If you end up in Eau Claire, feel free to send me an email. We can set up a Metafilter meetup. Actually, if you have any questions about Eau Claire in particular, feel free to send them my way.
posted by adamwolf at 7:26 AM on December 11, 2006

Response by poster: Thanks everyone for the input so far. Thanks esepcially to adamwolf - I'll keep you in mind if I don't get the opportunity to go to Southern Oregon.

I didn't mean to make a thing about the not drinking issue: I was using it to illustrate one cultural difference between the UK and US (thanks to jonty for clearing that up!)

Keep 'em coming!
posted by philsi at 8:02 AM on December 11, 2006

I remember a British student at my college having to learn this: In the US 'trousers' are called 'pants.' What you call 'pants' are called 'underwear' here. Don't know if this still an issue, but it was the source of much confused hilarity then.

Also, if you end up in Wisconsin, get ready to be very, very cold.
posted by Sara Anne at 9:39 AM on December 11, 2006

For detailed comparison between British usage and Amercian usage, read Mighty Fine Words and Smashing Expressions; it's fantastic. There will be some language differences big enough that Americans won't understand at all what you're talking about; this will be part of the fun. (For example, the word "uni" is not understood in the US. All university or small-college programs that end with a bachelor's degree are called "going to college". The US is called "America", not "the States".)

I'm guessing that you will be like catnip to the ladies; American women love a British accent.

Oregon will be rainy, never super-cold, and will have lots of outdoorsy mountainous activities. Wisconsin and Maine will both be colder and will have snow for a reasonable percentage of the winter.

If you're only coming for a semester, you will probably just be getting settled in when it's time to leave. If you can stay for the full year, you will probably get more out of it (eg you'll have more chance to travel in the States on school vacations).
posted by LobsterMitten at 2:53 PM on December 11, 2006

Grading scales are different. Although, the grading scale is usually more shocking in the other direction. From my understanding, int he UK it is rare to get above an 80. In the US, it is not uncommon to score in the 90's. It usually breaks down (in the US) to 100-90 = A, 89-80 = B, etc. I guess what you should keep in mind in this case is that a score of 70 or 80 is not as impressive as you may be used to.

Usefulness of the exchange? It will undoubtably be a socially growing experience for you. I'm not sure if the US will be that impressed with the "exoticness" of America compared to the UK, but that might just be a misconception on my part.

And, seconding LobsterMitten, if you take the time to talk to girls (or you know, guys) you are interested in, they most likely will be smitten by your accent. Enjoy it and ride it out.
posted by piratebowling at 3:07 PM on December 11, 2006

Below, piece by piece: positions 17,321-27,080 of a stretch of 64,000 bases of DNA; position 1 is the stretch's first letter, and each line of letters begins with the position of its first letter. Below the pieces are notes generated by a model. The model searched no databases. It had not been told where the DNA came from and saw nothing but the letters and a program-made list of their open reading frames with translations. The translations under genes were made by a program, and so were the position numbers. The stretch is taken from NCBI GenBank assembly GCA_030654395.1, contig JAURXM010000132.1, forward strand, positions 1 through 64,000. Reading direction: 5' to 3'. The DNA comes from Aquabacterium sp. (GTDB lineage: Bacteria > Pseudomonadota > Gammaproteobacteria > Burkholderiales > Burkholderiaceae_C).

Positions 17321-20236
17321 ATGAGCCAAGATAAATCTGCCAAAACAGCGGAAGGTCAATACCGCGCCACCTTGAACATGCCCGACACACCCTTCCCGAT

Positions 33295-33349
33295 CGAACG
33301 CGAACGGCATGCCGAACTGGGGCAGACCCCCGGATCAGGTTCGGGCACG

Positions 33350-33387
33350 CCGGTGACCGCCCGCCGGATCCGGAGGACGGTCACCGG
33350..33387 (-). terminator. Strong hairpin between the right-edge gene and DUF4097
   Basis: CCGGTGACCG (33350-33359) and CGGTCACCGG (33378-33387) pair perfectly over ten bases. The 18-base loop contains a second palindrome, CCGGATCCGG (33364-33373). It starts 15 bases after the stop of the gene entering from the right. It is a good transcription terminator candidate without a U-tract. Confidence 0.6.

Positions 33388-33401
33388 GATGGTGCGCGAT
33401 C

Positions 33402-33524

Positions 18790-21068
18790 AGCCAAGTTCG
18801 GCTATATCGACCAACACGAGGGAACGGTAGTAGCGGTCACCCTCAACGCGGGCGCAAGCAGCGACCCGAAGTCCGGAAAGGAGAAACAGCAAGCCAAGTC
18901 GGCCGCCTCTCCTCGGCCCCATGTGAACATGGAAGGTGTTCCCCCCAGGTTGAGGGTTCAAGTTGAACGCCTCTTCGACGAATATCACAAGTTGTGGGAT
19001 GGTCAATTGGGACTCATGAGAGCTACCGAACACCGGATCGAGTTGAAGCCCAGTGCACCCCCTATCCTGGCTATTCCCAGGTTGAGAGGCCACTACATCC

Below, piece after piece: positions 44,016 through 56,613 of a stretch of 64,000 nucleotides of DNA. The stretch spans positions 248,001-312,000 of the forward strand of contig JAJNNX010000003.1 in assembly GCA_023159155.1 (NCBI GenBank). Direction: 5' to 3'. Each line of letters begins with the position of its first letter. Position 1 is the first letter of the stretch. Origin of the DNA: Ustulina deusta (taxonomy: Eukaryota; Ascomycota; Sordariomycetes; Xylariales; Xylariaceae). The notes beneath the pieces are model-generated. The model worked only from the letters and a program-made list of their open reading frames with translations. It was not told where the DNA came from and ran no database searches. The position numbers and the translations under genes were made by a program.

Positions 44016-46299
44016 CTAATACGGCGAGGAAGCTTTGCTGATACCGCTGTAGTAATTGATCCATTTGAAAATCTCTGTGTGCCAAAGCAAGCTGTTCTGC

Southern Oregon University is in a very rural area. You’ll be hundreds of miles from the nearest big town, and odds are good your entire life will revolve around campus activities as a result.

Though Ashland, Ore., has more culture than many small towns its size. The Oregon Shakespeare Festival is headquartered there, and it's spawned a decent sized arts and theater scene that goes well beyond the bard. Between the university and the liberal literati, there's a decent rotation of authors and interesting cultural events that pass through town, though nothing that would compare to what you'd find in a big city.

The mountains are beautiful. If you’re in to outdoor activities you should have lots of amazing opportunities, as well. I'm pretty sure there's downhill and crosscountry skiing within a reasonable drive. There are hiking and camping and canoeing, rafting and kayaking opportunities. The Oregon Coast is a couple of hours away, chilly and untamed and worth a visit. If hunting or fishing interest you, there are abundant opportunities. No semester in Oregon is well spent if you don't spend at least one night under the stars and away from civilization. Even if it's just car camping (drive to the camp site and pull out a tent), it needs to be done.

The Rogue Valley, where SOU is located, has lots of good locally grown food, some good cheese, and I they make really good wine and beer, there, too. If you appreciate quality booze for more than just intoxication, it's worth making friends with someone over 21 to help you gain access to that stuff.

Marijuana use is much more widespread in Oregon than anywhere else I’ve ever been. I suspect it will be easier for you to get high than drunk at local parties. It grows strong and green in the trees out here.
posted by croutonsupafreak at 3:46 PM on December 11, 2006

Grading: Most US universities have inflated grading systems (with exceptions for things like engineering, I suppose). A's are much more common than firsts and you might have trouble scoring lower than a B if you study humanities.

US students take a relatively diverse bunch of courses each semester. A sociology student, say, will still have to take some math classes, literature, and sciencey stuff on the way to his degree, so unlike the UK (at least my experience) you'll have a lot of different faces in each of your classes.

I found British courses to be much less burdensome than in the US. As mentioned before, you should expect more hand holding. Going to class is a much bigger deal. Some professors will even take attendance and penalize your grade simply because you didn't show up. They are also more likely to want to be your friend. You might get more busy-work depending on the class size (I'd pick giant lecture hall classes if I were you. They're less likely to take attendance or to have assignments, leaving you with time to travel around).

A lot of US schools are building/converting student housing where you don't have to share a bedroom, so you might ask about housing options. Just make sure you get out of your room if you have one to yourself.

Depending on the school you end up at, the (American) football season could be a huge deal. In my experience in the UK, sports weren't a big concern for most of the campus but football defines a lot of American universities in the fall. Make sure you tailgate and hit a few games. It's a quintessentially American experience.

(Also, drugs are a bigger deal to US authorities than in the UK and they might just send you home, so be careful with them)
posted by jaysus chris at 4:21 PM on December 11, 2006

In the UK you might say "revising" to mean that you were looking over your notes on a subject in preparation for an exam.

The word cannot be used that way in the US. In the US you would say "studying" or "reviewing" to describe that. And you would use the word "revising" only to describe what you do to change the first draft of a paper/essay to the second draft.
posted by LobsterMitten at 8:58 PM on December 12, 2006